Georgia Harkness (1891-1974)
Georgia Elma Harkness was born on April 21, 1891 to Lillie and Joseph Harkness in Harkness, New York. She was their only child. Georgia studied at Cornell University, where she was active in the Student Volunteer Movement. After graduating, she taught history at the high school level, but, wanting to teach at the college level, she returned to school. At Boston University, she earned two master’s degrees in art and religious education. She earned her PhD in 1923. Harkness taught at Elmira College in New York until 1937. During this time, she wrote two books, numerous articles and her first volume of devotional poetry. She became well-known as an author, lecturer and preacher. In 1939, she became professor of applied theology at Garrett Biblical Institute and so became the first woman theology professor in the United States. In 1950, Harkness moved to the Pacific School of Religion and was professor of applied theology there until her retirement in 1961. Harnkess died in 1974 in Claremont, CA.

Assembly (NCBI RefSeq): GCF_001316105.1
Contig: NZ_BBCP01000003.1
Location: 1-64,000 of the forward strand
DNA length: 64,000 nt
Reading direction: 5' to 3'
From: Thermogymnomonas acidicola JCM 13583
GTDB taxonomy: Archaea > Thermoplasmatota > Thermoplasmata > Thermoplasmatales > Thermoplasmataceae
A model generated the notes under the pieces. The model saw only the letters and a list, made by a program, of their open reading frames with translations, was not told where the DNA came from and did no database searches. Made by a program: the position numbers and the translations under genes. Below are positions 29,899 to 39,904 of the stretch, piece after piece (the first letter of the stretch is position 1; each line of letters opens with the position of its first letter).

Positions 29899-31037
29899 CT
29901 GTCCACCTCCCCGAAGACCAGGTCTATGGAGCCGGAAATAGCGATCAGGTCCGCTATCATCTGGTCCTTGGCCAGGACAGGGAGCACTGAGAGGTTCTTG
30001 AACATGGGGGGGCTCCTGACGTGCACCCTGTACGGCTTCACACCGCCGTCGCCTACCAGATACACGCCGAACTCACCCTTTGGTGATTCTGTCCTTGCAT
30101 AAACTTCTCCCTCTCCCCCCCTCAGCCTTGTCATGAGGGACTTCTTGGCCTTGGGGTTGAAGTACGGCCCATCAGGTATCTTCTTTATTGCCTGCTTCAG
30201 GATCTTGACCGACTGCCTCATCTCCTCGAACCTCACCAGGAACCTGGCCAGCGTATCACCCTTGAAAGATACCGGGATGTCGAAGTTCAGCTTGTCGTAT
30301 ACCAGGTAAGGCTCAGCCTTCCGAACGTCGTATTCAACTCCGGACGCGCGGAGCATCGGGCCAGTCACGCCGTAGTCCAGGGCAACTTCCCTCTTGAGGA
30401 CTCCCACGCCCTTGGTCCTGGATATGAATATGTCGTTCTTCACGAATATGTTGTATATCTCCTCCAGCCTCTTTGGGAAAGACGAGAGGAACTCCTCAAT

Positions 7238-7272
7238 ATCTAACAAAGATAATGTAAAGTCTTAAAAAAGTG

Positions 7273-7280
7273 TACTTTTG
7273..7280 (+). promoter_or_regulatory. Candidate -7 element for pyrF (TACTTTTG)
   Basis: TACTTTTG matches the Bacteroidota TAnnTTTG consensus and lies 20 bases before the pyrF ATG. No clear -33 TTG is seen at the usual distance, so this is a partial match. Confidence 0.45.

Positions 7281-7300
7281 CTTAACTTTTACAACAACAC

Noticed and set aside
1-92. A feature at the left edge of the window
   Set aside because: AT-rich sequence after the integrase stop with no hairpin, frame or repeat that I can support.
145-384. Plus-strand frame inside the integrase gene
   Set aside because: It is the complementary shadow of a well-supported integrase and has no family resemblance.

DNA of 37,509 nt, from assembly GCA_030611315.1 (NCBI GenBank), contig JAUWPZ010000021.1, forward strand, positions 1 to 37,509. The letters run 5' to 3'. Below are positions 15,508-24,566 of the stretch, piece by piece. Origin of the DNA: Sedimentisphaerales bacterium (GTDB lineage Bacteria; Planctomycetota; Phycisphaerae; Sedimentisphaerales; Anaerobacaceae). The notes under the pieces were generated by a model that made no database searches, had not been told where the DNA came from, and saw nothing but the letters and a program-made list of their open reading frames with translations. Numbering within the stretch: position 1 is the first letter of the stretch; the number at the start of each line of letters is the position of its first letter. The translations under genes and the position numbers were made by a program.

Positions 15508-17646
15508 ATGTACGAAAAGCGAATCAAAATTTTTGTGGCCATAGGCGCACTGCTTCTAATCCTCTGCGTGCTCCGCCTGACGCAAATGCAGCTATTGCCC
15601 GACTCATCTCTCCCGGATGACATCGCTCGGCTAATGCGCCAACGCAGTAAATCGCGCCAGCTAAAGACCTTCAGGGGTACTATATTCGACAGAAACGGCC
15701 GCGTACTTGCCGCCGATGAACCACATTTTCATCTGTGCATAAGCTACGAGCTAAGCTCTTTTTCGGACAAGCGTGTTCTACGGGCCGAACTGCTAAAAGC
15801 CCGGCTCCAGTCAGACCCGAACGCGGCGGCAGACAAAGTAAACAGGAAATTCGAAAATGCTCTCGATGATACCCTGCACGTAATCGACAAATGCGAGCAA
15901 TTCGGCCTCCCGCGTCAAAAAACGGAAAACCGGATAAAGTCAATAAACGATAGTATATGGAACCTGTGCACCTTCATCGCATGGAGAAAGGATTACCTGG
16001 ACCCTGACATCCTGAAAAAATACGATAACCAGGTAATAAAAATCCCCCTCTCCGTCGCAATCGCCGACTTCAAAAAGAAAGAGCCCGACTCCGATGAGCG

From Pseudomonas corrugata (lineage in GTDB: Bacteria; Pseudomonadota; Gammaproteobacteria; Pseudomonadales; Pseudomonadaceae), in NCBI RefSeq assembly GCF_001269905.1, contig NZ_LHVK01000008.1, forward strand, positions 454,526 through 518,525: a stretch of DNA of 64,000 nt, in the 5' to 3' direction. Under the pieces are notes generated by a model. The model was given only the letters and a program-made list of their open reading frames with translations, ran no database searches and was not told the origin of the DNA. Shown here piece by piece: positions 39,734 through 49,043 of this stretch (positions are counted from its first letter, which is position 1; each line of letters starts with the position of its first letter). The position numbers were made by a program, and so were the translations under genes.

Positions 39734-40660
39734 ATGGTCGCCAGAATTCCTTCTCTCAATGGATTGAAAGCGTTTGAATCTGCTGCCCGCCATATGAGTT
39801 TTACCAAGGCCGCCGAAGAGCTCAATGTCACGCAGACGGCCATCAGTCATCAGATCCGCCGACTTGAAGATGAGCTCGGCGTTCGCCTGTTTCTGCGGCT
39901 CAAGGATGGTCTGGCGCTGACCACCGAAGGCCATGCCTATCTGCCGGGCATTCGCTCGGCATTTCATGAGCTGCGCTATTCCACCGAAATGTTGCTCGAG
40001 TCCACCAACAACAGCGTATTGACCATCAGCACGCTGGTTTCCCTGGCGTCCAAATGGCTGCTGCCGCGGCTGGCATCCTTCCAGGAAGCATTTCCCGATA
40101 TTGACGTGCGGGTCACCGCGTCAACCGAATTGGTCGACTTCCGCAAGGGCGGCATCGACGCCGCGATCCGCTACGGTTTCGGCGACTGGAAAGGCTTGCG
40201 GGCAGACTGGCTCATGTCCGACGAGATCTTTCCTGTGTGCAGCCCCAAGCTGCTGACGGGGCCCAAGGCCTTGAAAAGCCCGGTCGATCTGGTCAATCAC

Harkness was actively involved in pacifist, ecumenical and social justice issues. She attended the first meeting of the World Council of Churches in Holland as a representative of American Methodism. In 1950 she served on a committee called by the National Council of Churches to evaluate the use of atomic weapons and was one of only two members of the committee who absolutely opposed their use. She was outspoken in her belief that women should be treated as equals in the church. In the Methodist Church, this would mean with full conference membership and clergy rights. When the vote granting these rights was taken at the General Conference in 1956, Harkness received a standing ovation.
Garrett created the Georgia Harkness Chair of Applied Theology and in 1977. Rosemary Radford Ruether was the first to hold the Chair. Dr. Nancy Bedford currently holds the Chair.